TARKINAID objectives

Objective 1: Generation of novel anti-inflammatory molecules that act on Src-family kinases


The TARKINAID project aims to develop novel anti-inflammatory molecules whose primary mode of action is their inhibitory effect on members of the Src tyrosine kinase family.
Using genetic approaches, members of the TARKINAID consortium have previously shown that Src-family kinases are indispensable for a number of inflammation-related in vitro functions of leukocytes, as well as for the development of various in vivo animal models of autoimmune inflammatory diseases. The TARKINAID consortium has also identified a number of novel small-molecule kinase inhibitors that inhibit members of the Src kinase family and they also block in vitro neutrophil functions. Those molecules serve as lead molecules for further drug optimization.

The effect of various novel Src-family tyrosine kinase inhibitors are tested on various in vitro inflammation-related assays such as neutrophil, macrophage and osteoclast activation, cytokine production, reactive oxygen species production, degranulation, migration and cell biological functions. The effect of the inhibitors are also tested on various short-term and chronic autoimmune inflammatory diseases in mice, such as various autoimmune arthritis models, chronic lung inflammation models, skin blistering models and in vivo models of certain components of the pathogenesis of the inflammatory cascade such as cellular migration or the Arthus reaction. The compounds go through multi-step iterations to optimize their structure for an in vivo anti-inflammatory effect.

 

Objective 2: Analysis of the anti-inflammatory effect of Src-family kinase inhibitors currently used in oncology patients


The aim of these studies is the analysis of the anti-inflammatory effect of two multi-kinase inhibitors with strong effect on Src-family kinases which are currently used in the therapy of malignant diseases, primarily Philadelphia chromosome-positive chronic myeloid leukemia.

The two multi-kinase inhibitors are tyrosine kinase inhibitors already in clinical use for oncology patients; therefore they have already passed rigorous testing of safety, bioavailability and pharmacokinetic properties. Since a) these molecules exert strong inhibitory effect on Src-family kinases, b) our own prior genetic studies provided strong evidence for the role of Src-family kinases in autoimmune and inflammatory diseases and c) in vitro studies have indicated strong inhibition of neutrophil functions by therapeutic concentrations of the two multi-kinase inhibitors, it is reasonable to assume that the two compounds have an inhibitory effect on certain other in vitro inflammation-related functions, as well as the development of autoimmune and inflammatory diseases in animal models.

The effect of multi-kinase inhibitors are being tested on various in vitro inflammation-related assays such as neutrophil, macrophage and osteoclast activation, cytokine production, reactive oxygen species production, degranulation, migration and cell biological functions. The effect of multi-kinase inhibitors are also tested on various short-term and chronic autoimmune inflammatory diseases in mice, such as various autoimmune arthritis models, chronic lung inflammation models, skin blistering models and in vivo models of certain components of the pathogenesis of the inflammatory cascade such as cellular migration or the Arthus reaction. The effect of multi-kinase inhibitors will be compared with those of a Syk tyrosine kinase inhibitor in clinical testing/use for the therapy of rheumatoid arthritis.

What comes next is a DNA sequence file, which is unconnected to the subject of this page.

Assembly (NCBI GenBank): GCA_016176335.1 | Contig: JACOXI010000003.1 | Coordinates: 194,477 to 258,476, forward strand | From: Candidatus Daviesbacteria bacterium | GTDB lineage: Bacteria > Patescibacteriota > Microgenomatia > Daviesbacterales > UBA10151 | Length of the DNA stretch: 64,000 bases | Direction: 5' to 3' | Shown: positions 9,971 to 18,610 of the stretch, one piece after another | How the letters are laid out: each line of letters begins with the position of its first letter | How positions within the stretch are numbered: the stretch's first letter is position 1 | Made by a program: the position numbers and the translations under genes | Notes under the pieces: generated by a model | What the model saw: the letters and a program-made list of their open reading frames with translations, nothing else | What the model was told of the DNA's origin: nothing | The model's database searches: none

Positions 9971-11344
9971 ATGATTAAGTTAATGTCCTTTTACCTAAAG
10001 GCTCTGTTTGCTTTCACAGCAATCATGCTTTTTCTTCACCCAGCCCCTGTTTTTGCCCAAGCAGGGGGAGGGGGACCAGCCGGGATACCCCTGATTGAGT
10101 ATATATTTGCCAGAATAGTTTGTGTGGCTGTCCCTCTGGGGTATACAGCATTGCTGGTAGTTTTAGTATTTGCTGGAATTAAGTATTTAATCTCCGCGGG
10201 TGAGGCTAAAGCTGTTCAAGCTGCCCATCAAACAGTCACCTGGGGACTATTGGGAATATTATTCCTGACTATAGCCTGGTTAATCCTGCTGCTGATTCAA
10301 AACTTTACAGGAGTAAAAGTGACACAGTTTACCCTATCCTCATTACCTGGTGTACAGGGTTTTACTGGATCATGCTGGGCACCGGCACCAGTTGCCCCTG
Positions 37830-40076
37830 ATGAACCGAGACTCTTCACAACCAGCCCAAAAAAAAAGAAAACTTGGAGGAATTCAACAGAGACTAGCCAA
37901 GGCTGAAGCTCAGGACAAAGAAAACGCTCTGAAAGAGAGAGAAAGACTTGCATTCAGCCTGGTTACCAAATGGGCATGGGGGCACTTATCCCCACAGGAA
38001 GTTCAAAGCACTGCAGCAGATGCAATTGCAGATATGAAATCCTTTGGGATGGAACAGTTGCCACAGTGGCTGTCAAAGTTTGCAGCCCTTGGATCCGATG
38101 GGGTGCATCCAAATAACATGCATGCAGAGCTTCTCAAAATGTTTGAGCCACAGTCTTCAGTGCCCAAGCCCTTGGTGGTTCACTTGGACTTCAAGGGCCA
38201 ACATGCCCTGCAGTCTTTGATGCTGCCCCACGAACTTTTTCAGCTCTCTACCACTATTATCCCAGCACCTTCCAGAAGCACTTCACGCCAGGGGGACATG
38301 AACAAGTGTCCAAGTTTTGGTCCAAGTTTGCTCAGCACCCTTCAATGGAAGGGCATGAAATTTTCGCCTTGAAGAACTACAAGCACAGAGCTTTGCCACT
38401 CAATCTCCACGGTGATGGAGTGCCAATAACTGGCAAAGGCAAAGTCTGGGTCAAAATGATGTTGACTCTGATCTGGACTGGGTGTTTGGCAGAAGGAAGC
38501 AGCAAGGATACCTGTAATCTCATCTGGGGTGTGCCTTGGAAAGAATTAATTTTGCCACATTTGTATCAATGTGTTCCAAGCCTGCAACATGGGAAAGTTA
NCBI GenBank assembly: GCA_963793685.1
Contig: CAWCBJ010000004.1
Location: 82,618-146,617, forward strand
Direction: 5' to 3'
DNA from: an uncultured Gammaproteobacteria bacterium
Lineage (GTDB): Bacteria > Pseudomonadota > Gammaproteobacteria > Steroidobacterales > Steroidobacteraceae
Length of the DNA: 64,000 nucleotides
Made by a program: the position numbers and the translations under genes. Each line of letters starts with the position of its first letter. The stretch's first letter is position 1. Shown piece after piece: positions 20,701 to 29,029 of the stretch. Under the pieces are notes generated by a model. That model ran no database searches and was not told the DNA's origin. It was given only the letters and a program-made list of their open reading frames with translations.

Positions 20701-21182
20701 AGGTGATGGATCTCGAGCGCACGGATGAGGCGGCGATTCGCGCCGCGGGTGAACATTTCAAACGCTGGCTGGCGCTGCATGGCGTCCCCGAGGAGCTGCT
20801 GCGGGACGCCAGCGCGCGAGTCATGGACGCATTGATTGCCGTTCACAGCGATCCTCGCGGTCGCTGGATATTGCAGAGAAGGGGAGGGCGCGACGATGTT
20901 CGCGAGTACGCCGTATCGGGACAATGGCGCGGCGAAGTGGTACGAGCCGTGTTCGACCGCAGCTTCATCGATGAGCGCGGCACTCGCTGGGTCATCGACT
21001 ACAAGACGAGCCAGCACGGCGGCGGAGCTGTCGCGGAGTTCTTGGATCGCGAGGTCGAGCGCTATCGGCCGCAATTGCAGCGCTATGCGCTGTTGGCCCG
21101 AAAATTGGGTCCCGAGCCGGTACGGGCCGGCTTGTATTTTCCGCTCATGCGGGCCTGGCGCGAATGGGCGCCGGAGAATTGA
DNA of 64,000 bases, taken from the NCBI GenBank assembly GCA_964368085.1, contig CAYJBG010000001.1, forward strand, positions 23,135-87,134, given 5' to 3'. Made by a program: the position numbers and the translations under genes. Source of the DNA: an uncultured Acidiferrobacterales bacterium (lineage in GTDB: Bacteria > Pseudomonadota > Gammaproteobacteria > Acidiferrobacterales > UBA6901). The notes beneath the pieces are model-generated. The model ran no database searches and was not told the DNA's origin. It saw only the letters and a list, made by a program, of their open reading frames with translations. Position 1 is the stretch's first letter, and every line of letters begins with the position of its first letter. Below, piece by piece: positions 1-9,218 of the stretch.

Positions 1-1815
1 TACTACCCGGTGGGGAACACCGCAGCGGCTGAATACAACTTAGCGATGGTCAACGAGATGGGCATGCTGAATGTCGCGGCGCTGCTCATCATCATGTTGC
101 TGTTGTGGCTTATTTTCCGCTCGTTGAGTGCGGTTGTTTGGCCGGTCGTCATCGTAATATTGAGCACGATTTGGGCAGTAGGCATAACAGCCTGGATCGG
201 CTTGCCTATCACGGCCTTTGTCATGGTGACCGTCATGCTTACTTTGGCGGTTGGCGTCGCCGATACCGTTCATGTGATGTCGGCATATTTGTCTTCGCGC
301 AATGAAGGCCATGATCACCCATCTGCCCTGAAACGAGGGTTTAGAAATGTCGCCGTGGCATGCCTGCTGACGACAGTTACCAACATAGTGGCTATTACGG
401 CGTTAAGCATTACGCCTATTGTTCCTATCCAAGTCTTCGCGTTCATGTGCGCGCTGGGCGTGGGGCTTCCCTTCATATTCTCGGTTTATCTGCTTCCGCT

Objective 3: Genetic analysis of the role of Src-family kinases in inflammation


The TARKINAID project aims to obtain further detailed information on the role of Src-family kinases in in vivo inflammatory processes. This would provide additional reference knowledge for the development of Src-family inhibitor anti-inflammatory compounds.

Prior studies from members of the TARKINAID consortium have shown that Src-family kinases play important roles in various inflammation-related in vitro functions of leukocytes, as well as in the development of various in vivo animal models of autoimmune inflammatory diseases. Those studies are being further extended in this objective.

The effect of mice with single or combined deficiency of the myeloid specific Src-family kinases Hck, Fgr and Lyn are tested in various in vitro inflammation-related assays such as neutrophil, macrophage and mast cell activation, cytokine production, reactive oxygen species production, degranulation and cell biological functions. The effect of the single or combined deficiency of myeloid Src-family kinases are also tested on various short-term and chronic autoimmune inflammatory diseases in mice, such as various autoimmune arthritis models, chronic lung inflammation models, skin blistering models and in vivo models of certain components of the pathogenesis of the inflammatory cascade such as cellular migration or the Arthus reaction.

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